As a child in K-12 - being called the N-word and "Injun Joe", not being taught the history and accomplishments of First Nations People, being forced to honor Columbus, to "celebrate" Thanksgiving, and never seeing the word "Arawak" in print.
As a person of color - being asked to pay for things in cash when others used checks, not being served at a deli counter, being forced to wait at the door to be seated in a Friendly's Restaurant while the staff took their "break."
As a person in a multiracial relationship - being called "salt and pepper" and being told to find someone of my own kind.
As a person in a multiracial family - being asked if I was adopted, being asked if my children were adopted, having my children taken by strangers who believed they had been abandoned (even though I was standing right behind them).
As a teacher - The posters on my door were vandalized with "KKK was here" and "White Power" being written on them.
2.) Have you ever struggled to find work because of being Native American?
3.) What is your opinion on the name "Redskins" for a foot all team?
4.) What do you want people to know about Native Americans?
Redskins and tomahawk Chop are racist names and actions that wouldn't use for another group! see: www.fastcocreate.com/3019837/
In addition, statistics are often cited that mention Native American's "don't care" or "are fine" with the sports images, but that is not the whole story. Here is an article that explains this:
“I don’t really worry about it,” said Elaine YellowHorse, a college student and EMT on the reservation, told me. “There are just so many other things that I need to worry about before that.” But YellowHorse gives the lie to the idea that 58% of the survey respondents actively condone the name. While she said she wouldn’t bother to change it, YellowHorse also told me that she found “Redskins” offensive and was upset by the idea that there were non-Native fans running around in headdresses in the nation’s capital. It’s a difficult sentiment to understand — to find something offensive but not worth worrying about — but when the whole world around you is tinged with racism, you have a high bar for what you deem worthy of worrying about.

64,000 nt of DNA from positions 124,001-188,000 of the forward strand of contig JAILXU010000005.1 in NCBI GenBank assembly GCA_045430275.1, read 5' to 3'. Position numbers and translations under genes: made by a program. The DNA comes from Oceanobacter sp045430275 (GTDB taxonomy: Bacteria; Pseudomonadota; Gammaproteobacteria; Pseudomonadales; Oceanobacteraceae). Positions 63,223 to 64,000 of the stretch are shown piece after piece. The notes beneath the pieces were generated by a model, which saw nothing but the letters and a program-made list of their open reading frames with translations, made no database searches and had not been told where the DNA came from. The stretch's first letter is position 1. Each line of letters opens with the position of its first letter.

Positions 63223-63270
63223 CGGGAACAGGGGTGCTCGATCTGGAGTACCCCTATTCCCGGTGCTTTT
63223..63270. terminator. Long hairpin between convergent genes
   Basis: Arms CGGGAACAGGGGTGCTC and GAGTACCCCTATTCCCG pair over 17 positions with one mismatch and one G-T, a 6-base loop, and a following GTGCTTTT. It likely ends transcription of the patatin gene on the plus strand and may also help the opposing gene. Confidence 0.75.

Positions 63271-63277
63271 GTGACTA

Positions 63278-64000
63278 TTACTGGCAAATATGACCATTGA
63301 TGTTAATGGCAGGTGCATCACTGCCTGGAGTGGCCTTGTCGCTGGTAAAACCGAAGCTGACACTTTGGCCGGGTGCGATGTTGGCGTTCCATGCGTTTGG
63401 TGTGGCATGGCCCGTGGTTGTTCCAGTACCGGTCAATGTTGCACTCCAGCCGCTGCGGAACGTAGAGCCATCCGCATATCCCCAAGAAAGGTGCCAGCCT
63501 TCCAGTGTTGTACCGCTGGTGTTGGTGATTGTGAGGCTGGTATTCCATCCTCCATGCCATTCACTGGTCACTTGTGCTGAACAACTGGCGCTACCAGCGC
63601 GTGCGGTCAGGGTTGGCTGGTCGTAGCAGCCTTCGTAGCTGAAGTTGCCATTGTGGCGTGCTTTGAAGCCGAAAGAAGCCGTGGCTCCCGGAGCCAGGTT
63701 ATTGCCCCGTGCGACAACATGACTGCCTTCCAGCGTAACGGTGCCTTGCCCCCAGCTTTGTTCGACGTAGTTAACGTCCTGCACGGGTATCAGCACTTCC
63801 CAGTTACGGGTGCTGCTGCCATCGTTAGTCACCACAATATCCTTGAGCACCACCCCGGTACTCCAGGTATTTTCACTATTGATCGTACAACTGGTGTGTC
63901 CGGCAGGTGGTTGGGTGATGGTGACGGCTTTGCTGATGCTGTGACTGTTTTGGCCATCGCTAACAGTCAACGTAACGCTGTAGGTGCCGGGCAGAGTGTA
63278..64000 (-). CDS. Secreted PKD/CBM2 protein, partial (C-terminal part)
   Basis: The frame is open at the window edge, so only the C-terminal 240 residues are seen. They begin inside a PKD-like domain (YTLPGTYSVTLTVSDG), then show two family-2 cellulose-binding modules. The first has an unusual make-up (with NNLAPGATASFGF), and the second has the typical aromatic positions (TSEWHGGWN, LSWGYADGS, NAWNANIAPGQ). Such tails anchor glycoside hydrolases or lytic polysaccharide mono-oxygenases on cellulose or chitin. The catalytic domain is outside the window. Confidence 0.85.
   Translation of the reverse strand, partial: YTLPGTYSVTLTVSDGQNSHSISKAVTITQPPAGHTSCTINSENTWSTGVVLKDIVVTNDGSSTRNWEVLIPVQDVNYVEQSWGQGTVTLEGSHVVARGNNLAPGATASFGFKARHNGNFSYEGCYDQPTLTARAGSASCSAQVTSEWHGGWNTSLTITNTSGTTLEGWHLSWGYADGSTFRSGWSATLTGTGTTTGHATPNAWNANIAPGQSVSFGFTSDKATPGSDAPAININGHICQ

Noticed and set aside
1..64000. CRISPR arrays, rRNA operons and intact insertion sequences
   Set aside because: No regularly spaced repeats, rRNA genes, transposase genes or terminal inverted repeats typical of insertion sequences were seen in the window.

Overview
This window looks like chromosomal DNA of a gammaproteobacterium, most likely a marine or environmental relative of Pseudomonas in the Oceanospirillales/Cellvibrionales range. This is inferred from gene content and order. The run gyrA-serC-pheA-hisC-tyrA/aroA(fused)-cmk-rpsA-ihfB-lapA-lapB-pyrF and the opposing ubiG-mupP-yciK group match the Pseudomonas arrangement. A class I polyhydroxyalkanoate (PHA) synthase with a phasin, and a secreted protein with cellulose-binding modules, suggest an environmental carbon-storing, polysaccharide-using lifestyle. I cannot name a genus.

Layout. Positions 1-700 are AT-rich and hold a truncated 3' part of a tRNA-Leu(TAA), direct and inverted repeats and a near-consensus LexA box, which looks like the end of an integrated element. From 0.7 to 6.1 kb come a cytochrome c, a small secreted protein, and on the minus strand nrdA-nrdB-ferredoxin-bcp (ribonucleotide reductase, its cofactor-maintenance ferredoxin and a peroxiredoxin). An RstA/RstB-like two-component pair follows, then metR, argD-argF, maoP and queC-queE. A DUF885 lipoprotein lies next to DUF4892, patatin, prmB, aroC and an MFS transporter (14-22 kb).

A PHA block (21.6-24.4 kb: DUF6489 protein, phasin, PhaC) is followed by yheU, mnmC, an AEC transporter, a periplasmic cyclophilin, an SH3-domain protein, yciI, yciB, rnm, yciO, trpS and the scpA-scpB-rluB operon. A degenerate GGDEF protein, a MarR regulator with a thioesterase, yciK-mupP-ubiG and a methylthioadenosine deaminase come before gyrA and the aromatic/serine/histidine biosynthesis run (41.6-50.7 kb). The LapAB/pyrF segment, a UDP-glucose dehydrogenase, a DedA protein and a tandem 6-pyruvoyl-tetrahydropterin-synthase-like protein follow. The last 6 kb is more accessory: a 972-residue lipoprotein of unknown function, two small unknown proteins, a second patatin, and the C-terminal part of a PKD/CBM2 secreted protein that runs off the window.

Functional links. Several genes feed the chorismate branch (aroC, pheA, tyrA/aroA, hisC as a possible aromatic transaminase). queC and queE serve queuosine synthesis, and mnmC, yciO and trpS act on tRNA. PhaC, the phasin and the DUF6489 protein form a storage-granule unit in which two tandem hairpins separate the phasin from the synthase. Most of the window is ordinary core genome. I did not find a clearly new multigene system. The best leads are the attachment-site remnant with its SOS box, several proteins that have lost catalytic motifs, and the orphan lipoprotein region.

“Native Americans throughout the country consider the term ‘redskin’ a racial, derogatory slur akin to the ‘N-word' among African Americans or the ‘W-word' among Latinos,” Cole and nine other lawmakers wrote in a letter earlier this year to team owner Daniel Snyder. “Such offensive epithets would no doubt draw widespread disapproval among the NFL's fan base. Yet the national coverage of Washington's NFL football team profits from a term that is equally disparaging to Native Americans.”